Exogenous orienting of crossmodal attention in 3-D space: Support for a depth-aware crossmodal attentional system
The aim of the present study was to investigate exogenous crossmodal orienting of attention in three-dimensional (3-D) space. Most studies in which the orienting of attention has been examined in 3-D space concerned either exogenous intramodal or endogenous crossmodal attention. Evidence for exogenous crossmodal orienting of attention in depth is lacking. Endogenous and exogenous attention are behaviorally different, suggesting that they are two different mechanisms. We used the orthogonal spatial-cueing paradigm and presented auditory exogenous cues at one of four possible locations in near or far space before the onset of a visual target. Cues could be presented at the same (valid) or at a different (invalid) depth from the target (radial validity), and on the same (valid) or on a different (invalid) side (horizontal validity), whereas we blocked the depth at which visual targets were presented. Next to an overall validity effect (valid RTs < invalid RTs) in horizontal space, we observed an interaction between the horizontal and radial validity of the cue: The horizontal validity effect was present only when the cue and the target were presented at the same depth. No horizontal validity effect was observed when the cue and the target were presented at different depths. These results suggest that exogenous crossmodal attention is “depth-aware,” and they are discussed in the context of the supramodal hypothesis of attention.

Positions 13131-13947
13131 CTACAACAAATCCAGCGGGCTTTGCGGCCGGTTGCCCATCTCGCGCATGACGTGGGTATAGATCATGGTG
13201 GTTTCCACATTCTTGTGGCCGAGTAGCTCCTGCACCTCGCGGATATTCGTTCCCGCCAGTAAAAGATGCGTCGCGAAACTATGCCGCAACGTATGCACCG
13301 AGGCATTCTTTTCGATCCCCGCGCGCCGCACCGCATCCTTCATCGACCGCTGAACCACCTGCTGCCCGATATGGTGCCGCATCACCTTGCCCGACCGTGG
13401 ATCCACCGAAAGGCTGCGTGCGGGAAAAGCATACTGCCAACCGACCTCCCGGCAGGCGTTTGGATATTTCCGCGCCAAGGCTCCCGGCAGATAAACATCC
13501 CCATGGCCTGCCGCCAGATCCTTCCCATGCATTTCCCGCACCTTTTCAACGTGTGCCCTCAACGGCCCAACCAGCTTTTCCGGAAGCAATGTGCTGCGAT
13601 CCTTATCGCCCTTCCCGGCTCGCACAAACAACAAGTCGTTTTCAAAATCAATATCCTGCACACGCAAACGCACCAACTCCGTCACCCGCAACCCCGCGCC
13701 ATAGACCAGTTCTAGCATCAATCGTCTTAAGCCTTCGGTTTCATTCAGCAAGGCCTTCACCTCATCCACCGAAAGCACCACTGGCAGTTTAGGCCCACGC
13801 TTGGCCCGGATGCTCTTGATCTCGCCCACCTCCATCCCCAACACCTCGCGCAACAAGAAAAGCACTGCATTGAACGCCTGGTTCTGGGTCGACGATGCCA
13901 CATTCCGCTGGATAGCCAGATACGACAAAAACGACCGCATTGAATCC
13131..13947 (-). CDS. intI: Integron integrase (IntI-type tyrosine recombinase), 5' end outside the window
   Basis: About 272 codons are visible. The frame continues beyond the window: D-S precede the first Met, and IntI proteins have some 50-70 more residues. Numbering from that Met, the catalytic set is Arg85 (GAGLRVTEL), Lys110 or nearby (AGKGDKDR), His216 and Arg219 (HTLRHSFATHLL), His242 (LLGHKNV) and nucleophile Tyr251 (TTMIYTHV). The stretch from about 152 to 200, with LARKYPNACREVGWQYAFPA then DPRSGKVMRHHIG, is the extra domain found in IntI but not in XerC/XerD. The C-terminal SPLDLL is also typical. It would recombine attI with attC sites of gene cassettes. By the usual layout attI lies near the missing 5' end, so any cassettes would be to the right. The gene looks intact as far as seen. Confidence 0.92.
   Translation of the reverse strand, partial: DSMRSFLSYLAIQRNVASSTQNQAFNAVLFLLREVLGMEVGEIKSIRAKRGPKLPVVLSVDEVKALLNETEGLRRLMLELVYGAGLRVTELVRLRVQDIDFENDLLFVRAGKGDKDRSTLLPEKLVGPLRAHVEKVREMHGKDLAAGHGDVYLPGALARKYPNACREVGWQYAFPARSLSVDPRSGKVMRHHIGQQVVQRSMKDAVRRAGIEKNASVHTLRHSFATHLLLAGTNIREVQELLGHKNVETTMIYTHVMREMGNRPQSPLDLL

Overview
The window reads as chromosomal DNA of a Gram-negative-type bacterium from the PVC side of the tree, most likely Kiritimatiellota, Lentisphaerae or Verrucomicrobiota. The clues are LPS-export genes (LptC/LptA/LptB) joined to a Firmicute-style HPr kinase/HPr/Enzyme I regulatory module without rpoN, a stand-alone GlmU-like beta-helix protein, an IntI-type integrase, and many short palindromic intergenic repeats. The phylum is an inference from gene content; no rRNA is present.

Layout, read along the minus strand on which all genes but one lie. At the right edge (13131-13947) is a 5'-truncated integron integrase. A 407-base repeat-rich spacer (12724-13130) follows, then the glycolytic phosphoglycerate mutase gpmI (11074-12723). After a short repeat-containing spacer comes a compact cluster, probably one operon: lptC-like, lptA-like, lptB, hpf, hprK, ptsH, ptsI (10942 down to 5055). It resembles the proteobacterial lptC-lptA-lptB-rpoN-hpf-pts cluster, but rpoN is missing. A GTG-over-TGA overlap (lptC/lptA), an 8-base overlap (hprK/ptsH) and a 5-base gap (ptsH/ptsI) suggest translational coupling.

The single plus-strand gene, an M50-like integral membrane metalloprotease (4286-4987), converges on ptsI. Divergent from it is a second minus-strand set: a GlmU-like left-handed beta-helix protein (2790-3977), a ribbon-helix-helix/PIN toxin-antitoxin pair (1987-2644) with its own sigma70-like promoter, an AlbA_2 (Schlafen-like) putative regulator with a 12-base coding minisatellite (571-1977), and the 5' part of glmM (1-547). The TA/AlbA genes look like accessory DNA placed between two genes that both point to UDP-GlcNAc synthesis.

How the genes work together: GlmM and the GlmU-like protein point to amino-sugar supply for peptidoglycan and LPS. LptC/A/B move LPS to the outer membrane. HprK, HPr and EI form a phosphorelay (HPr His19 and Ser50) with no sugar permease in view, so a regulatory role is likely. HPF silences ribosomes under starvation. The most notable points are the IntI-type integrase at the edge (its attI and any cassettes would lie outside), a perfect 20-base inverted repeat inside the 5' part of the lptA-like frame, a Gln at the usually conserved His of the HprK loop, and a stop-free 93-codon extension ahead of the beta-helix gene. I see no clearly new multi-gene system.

KeywordsCueing Exogenous Orthogonal Space 3-D Attention
The authors thank Jesse Smit, Marieke Janssen, and Jorinde Duits for their assistance in collecting data. This research was funded by two grants from the Netherlands Organization for Scientific Research: Grant Nos. 451-09-019 (to S.V.d.S.) and 451-10-013 (to T.C.W.N.).
- Cousineau, D. (2005). Confidence intervals in within-subject designs: a simpler solution to Loftus and Masson’s method. Tutorials in Quantitative Methods for Psychology, 1, 42–45.Google Scholar
- Downing, C. J., & Pinker, S. (1985). The spatial structure of visual attention. In M. I. Posner & O. S. M. Marin (Eds.), Attention and performance XI (pp. 171–187). Hillsdale, NJ: Erlbaum.Google Scholar
- Spence, C., & MacDonald, J. (2004). The cross-modal consequences of the exogenous spatial orienting of attention. In G. A. Calvert, C. Spence, & B. E. Stein (Eds.), The handbook of multisensory processes (1st ed., pp. 3–26). Cambridge, MA: MIT Press.Google Scholar